“OUR MISSION for our assistant is to help you get things done,” Sundar Pichai, Google’s chief executive, told its recent developers’ conference. He introduced Google Duplex, a human-voiced digital assistant, which booked a dinner reservation and a haircut with all the authentic “mmm-hm” and “um” pauses you and I might utter.
People were taken aback by how well the technology mimicked speech, which is what supposedly makes it different from other digital assistants, such as Apple’s Siri or Amazon’s Alexa. But it may not be all it’s cracked up to be — yet. It hasn’t been tested in the wild, and the jury is out on whether artificial intelligence (AI) is ready to tackle the complexity of two-way conversation.
Machines are good at understanding the intricacies of a finite environment — a chess board, say — but are easily tripped up if they meet a situation for the first time. The more expansive the territory, the harder it is for a robot to map out all possible scenarios.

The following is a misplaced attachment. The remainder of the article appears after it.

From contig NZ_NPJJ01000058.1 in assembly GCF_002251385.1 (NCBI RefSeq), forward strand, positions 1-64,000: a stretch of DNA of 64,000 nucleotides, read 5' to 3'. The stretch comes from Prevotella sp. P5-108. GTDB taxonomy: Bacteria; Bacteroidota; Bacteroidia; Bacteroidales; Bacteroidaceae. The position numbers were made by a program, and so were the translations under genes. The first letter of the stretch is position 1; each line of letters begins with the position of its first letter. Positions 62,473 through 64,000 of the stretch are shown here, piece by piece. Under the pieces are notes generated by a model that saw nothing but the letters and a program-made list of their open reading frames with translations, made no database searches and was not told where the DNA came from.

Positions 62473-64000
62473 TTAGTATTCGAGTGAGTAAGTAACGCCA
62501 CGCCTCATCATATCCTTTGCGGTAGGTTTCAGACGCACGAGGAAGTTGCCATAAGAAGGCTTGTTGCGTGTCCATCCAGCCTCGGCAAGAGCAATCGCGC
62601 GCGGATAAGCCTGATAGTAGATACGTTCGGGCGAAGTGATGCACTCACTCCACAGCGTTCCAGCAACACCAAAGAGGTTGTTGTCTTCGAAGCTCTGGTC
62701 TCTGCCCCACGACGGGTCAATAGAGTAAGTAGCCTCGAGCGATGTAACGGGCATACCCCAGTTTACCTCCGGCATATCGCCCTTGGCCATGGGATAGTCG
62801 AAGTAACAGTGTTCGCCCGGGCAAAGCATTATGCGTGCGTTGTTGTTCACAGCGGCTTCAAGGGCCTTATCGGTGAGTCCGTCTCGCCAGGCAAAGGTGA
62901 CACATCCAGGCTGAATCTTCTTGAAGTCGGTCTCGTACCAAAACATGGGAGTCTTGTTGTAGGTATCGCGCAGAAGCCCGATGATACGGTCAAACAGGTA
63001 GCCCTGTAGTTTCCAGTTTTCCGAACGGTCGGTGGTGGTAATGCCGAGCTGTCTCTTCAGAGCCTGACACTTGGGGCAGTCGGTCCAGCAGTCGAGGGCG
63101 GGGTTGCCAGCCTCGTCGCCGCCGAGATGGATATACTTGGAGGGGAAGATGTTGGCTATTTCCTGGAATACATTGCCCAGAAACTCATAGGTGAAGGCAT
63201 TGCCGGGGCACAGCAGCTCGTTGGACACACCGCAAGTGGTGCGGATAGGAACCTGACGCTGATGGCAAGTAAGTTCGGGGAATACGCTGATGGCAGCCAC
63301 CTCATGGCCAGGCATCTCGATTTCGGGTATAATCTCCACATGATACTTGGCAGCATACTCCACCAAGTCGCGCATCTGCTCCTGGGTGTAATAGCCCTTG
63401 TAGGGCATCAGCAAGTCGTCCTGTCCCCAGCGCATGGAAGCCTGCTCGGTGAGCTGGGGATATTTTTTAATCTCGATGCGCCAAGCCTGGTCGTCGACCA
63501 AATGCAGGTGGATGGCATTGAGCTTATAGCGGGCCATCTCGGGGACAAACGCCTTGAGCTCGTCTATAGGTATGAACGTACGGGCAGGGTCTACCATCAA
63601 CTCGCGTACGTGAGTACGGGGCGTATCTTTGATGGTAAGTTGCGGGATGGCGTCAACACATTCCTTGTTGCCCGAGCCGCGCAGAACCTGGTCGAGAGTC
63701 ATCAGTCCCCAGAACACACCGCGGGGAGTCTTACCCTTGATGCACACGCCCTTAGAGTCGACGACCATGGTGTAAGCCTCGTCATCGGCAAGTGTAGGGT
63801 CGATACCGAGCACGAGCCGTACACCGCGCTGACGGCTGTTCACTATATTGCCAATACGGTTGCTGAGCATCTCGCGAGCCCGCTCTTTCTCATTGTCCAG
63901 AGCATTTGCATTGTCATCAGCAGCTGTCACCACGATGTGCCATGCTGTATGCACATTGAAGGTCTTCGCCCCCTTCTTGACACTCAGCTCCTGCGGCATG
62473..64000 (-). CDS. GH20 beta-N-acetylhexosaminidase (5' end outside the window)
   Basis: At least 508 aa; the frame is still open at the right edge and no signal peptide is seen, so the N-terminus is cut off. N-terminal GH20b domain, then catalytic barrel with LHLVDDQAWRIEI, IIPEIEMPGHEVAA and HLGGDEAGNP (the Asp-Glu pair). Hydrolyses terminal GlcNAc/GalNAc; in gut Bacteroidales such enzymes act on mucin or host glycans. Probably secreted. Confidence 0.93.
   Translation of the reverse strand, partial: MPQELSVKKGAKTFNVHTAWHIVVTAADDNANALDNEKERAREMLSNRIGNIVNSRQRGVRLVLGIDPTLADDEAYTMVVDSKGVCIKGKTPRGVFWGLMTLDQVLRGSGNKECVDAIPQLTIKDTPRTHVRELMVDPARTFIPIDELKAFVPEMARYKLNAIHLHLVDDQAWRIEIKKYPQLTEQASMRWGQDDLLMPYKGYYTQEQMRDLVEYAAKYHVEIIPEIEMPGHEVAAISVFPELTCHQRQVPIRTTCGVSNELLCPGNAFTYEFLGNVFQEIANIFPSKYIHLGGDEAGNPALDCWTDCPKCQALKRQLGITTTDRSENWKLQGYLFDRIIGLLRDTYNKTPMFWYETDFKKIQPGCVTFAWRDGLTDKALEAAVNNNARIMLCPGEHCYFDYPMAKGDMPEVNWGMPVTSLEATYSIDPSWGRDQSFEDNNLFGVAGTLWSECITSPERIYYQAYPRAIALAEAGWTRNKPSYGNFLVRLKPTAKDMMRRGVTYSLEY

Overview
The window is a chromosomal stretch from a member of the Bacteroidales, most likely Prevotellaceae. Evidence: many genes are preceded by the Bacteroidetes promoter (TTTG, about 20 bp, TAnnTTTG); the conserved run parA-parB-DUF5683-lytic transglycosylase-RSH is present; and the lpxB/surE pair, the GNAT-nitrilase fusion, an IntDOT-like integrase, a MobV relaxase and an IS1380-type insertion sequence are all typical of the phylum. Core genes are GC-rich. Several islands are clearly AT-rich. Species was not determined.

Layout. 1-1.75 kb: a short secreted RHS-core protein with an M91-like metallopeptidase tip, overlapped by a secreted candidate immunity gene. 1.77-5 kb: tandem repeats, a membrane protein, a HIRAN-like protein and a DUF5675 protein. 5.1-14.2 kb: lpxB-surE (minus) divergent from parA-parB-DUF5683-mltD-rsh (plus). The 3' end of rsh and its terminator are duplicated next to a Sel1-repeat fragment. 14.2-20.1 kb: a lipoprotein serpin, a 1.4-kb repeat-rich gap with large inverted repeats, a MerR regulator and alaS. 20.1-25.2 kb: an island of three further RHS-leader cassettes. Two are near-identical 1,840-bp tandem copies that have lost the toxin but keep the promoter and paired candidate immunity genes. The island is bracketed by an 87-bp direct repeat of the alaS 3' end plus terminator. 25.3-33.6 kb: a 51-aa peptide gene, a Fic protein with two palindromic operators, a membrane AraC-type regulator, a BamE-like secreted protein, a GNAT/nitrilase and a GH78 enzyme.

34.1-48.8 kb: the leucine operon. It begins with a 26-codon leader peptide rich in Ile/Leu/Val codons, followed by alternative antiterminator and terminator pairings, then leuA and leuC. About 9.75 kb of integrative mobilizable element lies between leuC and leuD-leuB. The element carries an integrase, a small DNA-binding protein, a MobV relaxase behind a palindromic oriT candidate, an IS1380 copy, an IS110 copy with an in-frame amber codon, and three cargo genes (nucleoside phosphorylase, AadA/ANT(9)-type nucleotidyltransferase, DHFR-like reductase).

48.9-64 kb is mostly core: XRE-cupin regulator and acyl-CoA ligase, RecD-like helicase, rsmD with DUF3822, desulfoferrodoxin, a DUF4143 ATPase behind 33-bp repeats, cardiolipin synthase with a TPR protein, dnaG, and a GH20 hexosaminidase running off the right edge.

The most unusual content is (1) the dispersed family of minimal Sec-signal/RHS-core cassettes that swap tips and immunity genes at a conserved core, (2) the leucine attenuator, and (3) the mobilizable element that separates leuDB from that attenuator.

That is why Alexa is good at shopping. It knows Amazon’s products intimately. If you ask for a snack, Alexa may suggest ice cream. But when I ask for a buttercream cake recipe, it suggests one for pecan sour cream coffee cake — not what I want.
“They’re very dependent on matching things against their training data,” says Gary Marcus, professor of neural science and psychology at New York University. A self-driving car can identify and navigate round other vehicles and road signs, but if it sees a van on a billboard, it may be stumped. “The driverless car doesn’t know what to make of a van that’s 25ft above the road,” he says. “It doesn’t have enough situational awareness to navigate the real world.”
Marcus says we should be worried by mediocre AI systems. “There are few domains [where] you can fully trust AI, because it doesn’t understand the way the world works,” he says. “If you have an advertising system that doesn’t understand … then it’s not that big a deal. But if you have a driverless car that doesn’t understand the way the world works, that’s dangerous.”
Ruth Reader is a freelance technology writer based in New York